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Zimbabwe NGOs Worry Government Could Close Them


Zimbabwe Lawyers for Human Rights Dec. 14, 2018 commemorating this year’s International Human Rights Day in one of Harare’s poorest townships.

Human rights organizations and opposition parties in Zimbabwe fear the "old days" are back after the government this week threatened to deregister civic organizations that get involved in politics.

The National Association of Non-Governmental Organizations said Friday threats to shut down NGOs that meddle in politics caused them a "sense of shock".

Zimbabwe's NGOs Fear 'Old Days' of Government Threats Are Back
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The threat came from the acting minister of public service, Kazembe Kazembe, who said non-profits are not legally allowed to engage in politics.

"The government has however noted with concern that some private voluntary organizations and/or NGOs have negated their objectives and are now meddling in politics," said Kazembe. "Should these organizations continue with this behavior, government will not hesitate to withdraw their registration certificates."

Roselyn Hanzi, director of Zimbabwe Lawyers for Human Rights, says she was not expecting that threat.

She says that since President Emmerson Mnangagwa took power from Robert Mugabe in November 2017, the government has been somewhat more respectful of rights enshrined in Zimbabwe's constitution.

"We remain concerned that there is limited compliance with the constitution, there is selective compliance with the constitution, so we continue to see the same violations that we saw before 15 November (2017)," said Hanzi. "But in some areas we have seen some improvements and we urge the authorities to really comply with the constitution and fully respect the rights of citizens."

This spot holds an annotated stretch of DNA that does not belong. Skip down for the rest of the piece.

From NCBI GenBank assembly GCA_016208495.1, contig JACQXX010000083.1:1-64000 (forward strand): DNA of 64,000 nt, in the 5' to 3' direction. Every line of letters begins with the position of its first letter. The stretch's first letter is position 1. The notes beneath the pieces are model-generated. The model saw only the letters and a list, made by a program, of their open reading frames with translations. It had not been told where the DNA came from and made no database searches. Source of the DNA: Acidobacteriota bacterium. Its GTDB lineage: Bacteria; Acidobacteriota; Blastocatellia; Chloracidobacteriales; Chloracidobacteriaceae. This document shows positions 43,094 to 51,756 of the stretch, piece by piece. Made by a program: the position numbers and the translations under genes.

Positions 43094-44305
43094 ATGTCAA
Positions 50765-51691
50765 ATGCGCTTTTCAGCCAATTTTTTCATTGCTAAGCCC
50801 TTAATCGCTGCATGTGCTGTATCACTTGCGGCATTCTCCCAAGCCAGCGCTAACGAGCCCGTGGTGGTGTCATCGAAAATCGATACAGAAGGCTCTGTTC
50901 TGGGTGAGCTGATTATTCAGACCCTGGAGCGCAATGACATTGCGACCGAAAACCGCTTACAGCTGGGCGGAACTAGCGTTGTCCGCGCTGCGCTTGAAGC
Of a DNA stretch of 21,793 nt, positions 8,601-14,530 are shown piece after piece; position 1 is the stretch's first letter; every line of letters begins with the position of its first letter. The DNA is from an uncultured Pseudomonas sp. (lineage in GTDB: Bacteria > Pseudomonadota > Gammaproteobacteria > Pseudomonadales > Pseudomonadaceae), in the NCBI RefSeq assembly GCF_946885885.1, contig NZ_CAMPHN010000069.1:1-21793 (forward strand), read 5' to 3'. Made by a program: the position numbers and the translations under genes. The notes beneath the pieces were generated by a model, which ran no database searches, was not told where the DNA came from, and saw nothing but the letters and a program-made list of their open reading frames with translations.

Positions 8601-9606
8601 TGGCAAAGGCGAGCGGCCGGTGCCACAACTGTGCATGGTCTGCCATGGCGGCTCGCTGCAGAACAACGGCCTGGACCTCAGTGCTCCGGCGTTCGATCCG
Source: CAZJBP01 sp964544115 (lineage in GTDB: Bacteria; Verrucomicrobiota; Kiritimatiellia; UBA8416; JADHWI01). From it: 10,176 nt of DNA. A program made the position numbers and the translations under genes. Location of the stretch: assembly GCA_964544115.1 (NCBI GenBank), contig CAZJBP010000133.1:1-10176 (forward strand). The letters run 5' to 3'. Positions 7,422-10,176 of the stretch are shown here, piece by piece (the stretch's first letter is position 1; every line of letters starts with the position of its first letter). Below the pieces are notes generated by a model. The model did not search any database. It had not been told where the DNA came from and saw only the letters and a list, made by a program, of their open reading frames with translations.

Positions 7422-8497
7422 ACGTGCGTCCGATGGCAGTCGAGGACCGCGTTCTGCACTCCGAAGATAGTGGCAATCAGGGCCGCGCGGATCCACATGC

Members of Zimbabwe Lawyers for Human Rights Dec. 14, 2018, taking instructions from citizens in one of Harare’s poorest townships to take to court.
Members of Zimbabwe Lawyers for Human Rights Dec. 14, 2018, taking instructions from citizens in one of Harare’s poorest townships to take to court.

When President Mnangagwa assumed power, he pledged to move away from the tactics used by Mugabe to stifle opposition and dissent.

But that seems to be forgotten now, as the ruling ZANU-PF party this week threatened to raise the minimum age for president to 52. That would disqualify the main opposition leader in the next election, as he is only 40.

Alexander Rusero, a senior journalism and international politics lecturer at Harare Polytechnic College, says remnants of Mugabe's dictatorship are still in the Mnangagwa government.

He says by shutting down NGOs, the government would only be hurting itself.

"It is actually a misguided priority to tray and threaten NGOs, because NGOs by the very nature of their job, one way or the other are involved in politics.., because they keep the government in chec," said Rusero. "They also complement the work of the government."

Hanzi of Zimbabwe Lawyers for Human Rights says her organization will continue to push for Zimbabweans' rights even if it means challenging the government.